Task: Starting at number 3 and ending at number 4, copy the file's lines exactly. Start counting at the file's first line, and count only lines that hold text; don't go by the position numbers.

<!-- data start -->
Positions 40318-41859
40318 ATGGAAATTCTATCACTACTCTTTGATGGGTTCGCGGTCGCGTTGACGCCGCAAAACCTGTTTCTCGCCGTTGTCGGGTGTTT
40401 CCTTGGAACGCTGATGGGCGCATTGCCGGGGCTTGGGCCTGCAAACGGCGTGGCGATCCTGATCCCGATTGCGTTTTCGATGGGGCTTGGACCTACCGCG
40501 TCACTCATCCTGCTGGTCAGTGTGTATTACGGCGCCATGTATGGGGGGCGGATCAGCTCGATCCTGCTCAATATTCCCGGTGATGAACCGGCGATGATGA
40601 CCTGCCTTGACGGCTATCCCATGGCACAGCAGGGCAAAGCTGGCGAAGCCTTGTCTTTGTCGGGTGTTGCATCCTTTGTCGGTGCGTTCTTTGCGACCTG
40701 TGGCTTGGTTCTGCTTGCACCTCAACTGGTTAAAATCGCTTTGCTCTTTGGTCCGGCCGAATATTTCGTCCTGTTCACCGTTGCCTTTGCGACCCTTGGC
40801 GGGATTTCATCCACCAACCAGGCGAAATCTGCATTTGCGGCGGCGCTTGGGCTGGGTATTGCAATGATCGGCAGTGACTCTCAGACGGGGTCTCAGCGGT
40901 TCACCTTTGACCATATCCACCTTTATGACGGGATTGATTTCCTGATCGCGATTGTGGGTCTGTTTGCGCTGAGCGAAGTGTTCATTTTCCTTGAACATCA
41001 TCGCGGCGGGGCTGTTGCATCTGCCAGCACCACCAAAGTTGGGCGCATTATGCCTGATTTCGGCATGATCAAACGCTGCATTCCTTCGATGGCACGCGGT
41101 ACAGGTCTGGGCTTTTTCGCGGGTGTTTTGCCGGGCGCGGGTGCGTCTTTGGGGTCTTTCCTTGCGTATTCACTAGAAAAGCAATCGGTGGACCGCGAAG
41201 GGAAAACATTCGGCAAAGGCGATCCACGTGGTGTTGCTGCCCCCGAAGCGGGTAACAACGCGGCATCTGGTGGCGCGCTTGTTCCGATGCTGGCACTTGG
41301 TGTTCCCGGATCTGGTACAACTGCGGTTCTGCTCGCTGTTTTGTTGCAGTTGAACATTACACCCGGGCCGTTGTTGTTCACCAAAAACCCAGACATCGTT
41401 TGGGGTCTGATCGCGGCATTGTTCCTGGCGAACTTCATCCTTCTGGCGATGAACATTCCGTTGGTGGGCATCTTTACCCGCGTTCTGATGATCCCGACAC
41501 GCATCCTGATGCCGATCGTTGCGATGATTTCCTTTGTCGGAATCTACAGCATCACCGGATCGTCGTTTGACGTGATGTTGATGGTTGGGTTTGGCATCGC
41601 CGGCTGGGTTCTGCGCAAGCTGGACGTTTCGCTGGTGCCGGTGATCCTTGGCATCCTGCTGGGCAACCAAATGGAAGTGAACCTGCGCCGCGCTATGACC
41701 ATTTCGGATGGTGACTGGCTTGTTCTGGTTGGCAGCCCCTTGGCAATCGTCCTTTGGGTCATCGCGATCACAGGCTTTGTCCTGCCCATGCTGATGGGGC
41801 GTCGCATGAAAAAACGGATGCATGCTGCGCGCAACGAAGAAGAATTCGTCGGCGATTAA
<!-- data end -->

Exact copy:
40401 CCTTGGAACGCTGATGGGCGCATTGCCGGGGCTTGGGCCTGCAAACGGCGTGGCGATCCTGATCCCGATTGCGTTTTCGATGGGGCTTGGACCTACCGCG
40501 TCACTCATCCTGCTGGTCAGTGTGTATTACGGCGCCATGTATGGGGGGCGGATCAGCTCGATCCTGCTCAATATTCCCGGTGATGAACCGGCGATGATGA